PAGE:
6.9 A number of respondents disagreed with a suggestion in the Carloway Report that a judge should not be able to override a jury. For example, one legal/ academic respondent said:

"With respect, it is suggested that overlooks that while the jury is primary fact finder not all relevant evidence is admitted to the jury, on the basis of fairness to the accused and other public policy goals. Extending the ability of the judge to withdraw a case is an expansion of the usual rules of evidence."

6.10 Another legal/ academic respondent said: "If the requirement for corroboration were to be abolished, there is no need for any further change to the existing law on sufficiency of evidence at the trial stage. The issue for the trial judge would be the same as it is at present, except that there would be no need for corroboration."

6.11 Other comments from those supportive of this power included:

  • That this should also be allowed earlier in the trial, for example after the Crown has led its evidence.
  • That the Scottish Government should find a way to embed relevancy in the trial process.
  • That there is no guarantee the Appeal Court will overturn an erroneous conviction.
  • That this proposal should also apply to summary cases.
  • That this feature is already a safeguard in countries with no corroboration.
  • That allowing judges this power could prevent miscarriages of justice.
  • That preventing such cases going to trial could save time (for the courts and for jurors) and money.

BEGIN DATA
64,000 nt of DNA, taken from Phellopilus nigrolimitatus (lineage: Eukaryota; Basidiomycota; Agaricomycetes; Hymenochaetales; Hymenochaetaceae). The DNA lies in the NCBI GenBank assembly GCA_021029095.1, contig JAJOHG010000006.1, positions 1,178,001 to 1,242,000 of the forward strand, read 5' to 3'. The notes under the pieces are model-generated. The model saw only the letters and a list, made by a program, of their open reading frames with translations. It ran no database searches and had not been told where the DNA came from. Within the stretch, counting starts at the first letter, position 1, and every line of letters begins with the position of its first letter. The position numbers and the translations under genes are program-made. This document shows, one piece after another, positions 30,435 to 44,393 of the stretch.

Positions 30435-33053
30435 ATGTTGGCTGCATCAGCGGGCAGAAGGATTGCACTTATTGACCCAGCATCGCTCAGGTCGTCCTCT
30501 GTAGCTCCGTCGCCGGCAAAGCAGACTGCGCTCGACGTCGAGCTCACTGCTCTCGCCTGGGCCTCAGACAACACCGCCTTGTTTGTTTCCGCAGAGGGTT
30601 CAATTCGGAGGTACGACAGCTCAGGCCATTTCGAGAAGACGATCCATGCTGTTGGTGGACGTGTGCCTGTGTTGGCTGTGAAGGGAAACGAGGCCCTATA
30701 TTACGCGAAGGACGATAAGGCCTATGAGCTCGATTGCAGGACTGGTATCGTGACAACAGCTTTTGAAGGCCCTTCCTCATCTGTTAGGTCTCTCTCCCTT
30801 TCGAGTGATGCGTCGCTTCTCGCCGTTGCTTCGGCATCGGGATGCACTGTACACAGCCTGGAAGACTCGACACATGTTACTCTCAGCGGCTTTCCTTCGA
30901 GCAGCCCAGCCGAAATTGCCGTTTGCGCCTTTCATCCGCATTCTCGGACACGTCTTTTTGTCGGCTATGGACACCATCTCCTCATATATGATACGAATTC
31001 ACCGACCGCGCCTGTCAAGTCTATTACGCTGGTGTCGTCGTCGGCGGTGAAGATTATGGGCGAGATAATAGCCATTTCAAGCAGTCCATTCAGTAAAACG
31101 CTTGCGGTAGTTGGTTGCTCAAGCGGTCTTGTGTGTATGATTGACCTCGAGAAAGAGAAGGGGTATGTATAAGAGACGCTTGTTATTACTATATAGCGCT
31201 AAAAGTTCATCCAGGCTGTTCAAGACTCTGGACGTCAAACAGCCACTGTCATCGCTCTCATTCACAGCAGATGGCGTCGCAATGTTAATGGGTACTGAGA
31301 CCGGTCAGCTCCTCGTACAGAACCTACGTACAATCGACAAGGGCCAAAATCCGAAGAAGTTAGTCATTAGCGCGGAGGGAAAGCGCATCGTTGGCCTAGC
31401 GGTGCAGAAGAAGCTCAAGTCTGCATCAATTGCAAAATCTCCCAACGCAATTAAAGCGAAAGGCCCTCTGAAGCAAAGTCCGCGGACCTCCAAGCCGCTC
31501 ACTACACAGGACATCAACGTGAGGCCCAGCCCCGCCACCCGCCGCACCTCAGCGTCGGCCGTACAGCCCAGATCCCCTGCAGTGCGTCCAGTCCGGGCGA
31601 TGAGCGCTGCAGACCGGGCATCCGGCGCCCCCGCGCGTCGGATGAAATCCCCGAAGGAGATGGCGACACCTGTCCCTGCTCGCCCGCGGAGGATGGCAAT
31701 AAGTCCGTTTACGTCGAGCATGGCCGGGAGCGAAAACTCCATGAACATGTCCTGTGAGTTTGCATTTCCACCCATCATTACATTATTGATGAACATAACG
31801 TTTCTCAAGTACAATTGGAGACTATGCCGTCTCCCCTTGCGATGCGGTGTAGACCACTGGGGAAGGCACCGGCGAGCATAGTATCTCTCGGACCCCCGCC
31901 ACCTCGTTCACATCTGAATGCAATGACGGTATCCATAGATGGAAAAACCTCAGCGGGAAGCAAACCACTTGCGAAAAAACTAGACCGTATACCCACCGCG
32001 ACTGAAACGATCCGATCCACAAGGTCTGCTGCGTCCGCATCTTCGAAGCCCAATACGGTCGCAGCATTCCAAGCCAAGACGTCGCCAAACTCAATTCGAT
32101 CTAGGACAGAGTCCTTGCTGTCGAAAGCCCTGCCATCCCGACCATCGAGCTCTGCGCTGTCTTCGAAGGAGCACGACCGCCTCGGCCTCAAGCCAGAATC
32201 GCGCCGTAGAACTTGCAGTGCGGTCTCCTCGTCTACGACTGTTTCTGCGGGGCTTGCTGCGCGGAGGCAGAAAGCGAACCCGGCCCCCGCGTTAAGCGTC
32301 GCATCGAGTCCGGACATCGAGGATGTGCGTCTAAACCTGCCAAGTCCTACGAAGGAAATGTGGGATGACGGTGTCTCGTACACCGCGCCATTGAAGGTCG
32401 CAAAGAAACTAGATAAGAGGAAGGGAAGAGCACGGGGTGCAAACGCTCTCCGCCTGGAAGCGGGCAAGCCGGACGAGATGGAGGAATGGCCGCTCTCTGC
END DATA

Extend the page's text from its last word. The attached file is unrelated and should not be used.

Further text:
6.12 Comments from those opposed to allowing judges this power commented that:

  • A single judge should not have the power to overturn a jury.
  • This could be used as a stalling tactic by the defence, which would delay proceedings and prolong the ordeal for the victim.
  • That the respondent is persuaded by the consultation that there is no evidence to support the need for this power.

6.13 An advocacy respondent was undecided in relation to cases involving children or young people. On one hand, they felt it would lead to better collection of forensic evidence in order to prove a case. On the other hand, they were concerned that in cases that rely on the testimony of children "their credibility could increasingly be called into question in terms of providing sufficient, good evidence on which to convict." They asked for guidelines on the credibility of witnesses and that all involved in cases involving children are fully trained in their needs and interests as both victims and witnesses.

6.14 Another from the advocacy group was concerned that this proposal could be used by lawyers to prolong a case and therefore prolong "a very difficult experience for the complainer."

6.15 Comments from a legal respondent included that many judges think trial judges should not have the power to take a case away from the jury. They also felt that this power might lead some judges to "apply his or her own personal, and perhaps idiosyncratic, view as to the quality of the evidence rather than leave the question to the jury." They also said that a minority of judges do support this proposal.